The sensor of the invention can be given a textile-like embodiment. It can thus be shaped in the way of a fabric soft and adaptable on the skin. It can also be given a very small weight, being thus easy to use. The fabric may also be mesh-like or film-like.
The sensor can be integrated in a garment, being thus especially pleasant and practical in use. The conductive fibres in the contact layer can be sewn into the fabric surface or they can be knitted or woven directly in the fabric texture. Knitted or woven conductive fibres are not necessarily distinguished at all in the garment, and in addition, they may enhance the elasticity and strength properties of the product.
The moisture layer can also be sewn in the fabric, or connected to the fabric by means of a sticker tape, for instance. The moisture layer can also be provided by being knitted or woven in the fabric texture. In this manner, a light sensor is obtained, whose overall design is adaptable to the skin and does not exert any pressure on the skin.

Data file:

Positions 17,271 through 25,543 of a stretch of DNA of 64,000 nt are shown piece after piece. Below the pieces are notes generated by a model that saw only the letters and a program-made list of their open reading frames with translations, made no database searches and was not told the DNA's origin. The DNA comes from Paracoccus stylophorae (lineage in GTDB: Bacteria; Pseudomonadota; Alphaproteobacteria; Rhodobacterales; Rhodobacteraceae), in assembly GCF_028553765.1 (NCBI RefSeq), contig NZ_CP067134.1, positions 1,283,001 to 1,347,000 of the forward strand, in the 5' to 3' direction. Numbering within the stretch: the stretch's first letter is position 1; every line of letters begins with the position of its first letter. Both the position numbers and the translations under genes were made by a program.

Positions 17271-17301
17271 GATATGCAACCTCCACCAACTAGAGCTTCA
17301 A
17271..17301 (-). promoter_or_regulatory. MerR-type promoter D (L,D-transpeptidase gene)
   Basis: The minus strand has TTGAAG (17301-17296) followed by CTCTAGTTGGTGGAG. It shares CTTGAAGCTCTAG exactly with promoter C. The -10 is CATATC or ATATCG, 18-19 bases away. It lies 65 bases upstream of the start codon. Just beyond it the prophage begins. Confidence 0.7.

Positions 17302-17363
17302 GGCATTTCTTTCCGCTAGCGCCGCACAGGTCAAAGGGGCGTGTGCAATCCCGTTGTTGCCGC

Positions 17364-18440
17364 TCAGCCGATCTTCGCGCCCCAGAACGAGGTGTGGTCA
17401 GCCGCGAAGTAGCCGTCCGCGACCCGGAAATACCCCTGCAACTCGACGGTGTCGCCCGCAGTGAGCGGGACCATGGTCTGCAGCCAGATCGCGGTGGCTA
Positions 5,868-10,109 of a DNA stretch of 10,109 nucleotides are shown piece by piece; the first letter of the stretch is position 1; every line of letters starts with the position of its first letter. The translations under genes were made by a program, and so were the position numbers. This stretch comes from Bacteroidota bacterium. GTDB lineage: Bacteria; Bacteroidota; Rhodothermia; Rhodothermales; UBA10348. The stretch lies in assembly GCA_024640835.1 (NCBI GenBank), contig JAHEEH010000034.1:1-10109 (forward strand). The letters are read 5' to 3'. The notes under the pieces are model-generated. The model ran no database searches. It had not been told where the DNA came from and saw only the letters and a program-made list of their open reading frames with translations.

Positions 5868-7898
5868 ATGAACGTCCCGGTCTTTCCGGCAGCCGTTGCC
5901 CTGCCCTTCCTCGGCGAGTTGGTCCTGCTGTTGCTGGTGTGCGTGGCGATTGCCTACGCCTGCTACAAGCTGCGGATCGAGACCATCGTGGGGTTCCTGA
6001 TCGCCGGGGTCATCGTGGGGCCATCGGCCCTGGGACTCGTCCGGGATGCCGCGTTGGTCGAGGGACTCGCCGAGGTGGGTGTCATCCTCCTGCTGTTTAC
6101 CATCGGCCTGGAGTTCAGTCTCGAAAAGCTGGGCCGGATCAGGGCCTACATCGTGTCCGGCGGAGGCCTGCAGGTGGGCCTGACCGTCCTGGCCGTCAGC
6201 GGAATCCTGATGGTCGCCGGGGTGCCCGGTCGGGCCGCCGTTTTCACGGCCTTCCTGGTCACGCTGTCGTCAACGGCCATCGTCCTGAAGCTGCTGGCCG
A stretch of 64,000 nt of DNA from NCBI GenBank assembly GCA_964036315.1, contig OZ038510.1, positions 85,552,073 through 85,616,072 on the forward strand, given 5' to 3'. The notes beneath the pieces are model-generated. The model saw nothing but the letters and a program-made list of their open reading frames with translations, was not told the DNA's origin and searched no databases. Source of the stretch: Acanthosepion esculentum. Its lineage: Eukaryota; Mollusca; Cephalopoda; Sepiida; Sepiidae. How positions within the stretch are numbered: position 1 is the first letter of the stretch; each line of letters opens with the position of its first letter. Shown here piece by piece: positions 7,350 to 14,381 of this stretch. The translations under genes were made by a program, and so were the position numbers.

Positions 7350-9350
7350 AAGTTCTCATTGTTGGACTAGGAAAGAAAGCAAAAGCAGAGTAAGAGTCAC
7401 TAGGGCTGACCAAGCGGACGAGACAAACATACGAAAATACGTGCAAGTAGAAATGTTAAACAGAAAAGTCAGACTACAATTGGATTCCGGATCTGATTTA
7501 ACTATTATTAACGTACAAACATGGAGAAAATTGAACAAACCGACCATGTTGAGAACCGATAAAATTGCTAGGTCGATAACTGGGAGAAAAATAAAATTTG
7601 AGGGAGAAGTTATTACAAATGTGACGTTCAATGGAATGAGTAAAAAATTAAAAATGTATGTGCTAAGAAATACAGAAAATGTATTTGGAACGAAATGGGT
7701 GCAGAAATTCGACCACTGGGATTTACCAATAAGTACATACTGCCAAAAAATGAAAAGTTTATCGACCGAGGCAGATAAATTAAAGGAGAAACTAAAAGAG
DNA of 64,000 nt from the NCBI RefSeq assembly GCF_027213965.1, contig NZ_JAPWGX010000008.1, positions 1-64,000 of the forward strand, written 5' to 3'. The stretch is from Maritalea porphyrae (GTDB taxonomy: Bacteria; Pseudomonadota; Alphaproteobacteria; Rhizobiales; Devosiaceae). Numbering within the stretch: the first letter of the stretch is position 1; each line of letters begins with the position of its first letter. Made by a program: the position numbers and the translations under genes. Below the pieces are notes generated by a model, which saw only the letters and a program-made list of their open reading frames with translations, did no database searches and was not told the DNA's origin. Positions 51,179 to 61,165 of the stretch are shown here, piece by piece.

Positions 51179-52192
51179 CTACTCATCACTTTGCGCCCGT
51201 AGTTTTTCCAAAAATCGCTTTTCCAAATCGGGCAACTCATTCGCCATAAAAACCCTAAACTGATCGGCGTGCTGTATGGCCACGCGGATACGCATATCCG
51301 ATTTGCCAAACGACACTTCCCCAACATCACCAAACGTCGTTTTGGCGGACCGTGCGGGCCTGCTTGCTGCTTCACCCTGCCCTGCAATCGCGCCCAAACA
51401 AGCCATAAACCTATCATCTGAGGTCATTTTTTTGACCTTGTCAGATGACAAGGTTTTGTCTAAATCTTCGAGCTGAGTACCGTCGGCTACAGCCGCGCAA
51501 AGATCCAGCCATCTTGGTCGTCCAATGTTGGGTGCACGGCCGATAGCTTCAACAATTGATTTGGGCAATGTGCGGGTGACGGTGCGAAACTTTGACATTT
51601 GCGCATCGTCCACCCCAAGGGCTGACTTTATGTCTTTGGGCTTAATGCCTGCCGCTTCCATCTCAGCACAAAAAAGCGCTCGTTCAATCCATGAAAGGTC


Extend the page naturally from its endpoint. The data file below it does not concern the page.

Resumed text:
A sensor that is integrated in a garment provides extremely good comfort of use. It is rapidly attached. It is also pleasant to wear, because it does not press on the chest or the point of attachment. It is also simple to use, because the sensor does not need to be wetted separately, for instance.
When the sensor is made of materials that can be wet cleaned, it can be washed together with other laundry. This yields higher hygienic in use, because the sensor is easier and more efficiently cleaned.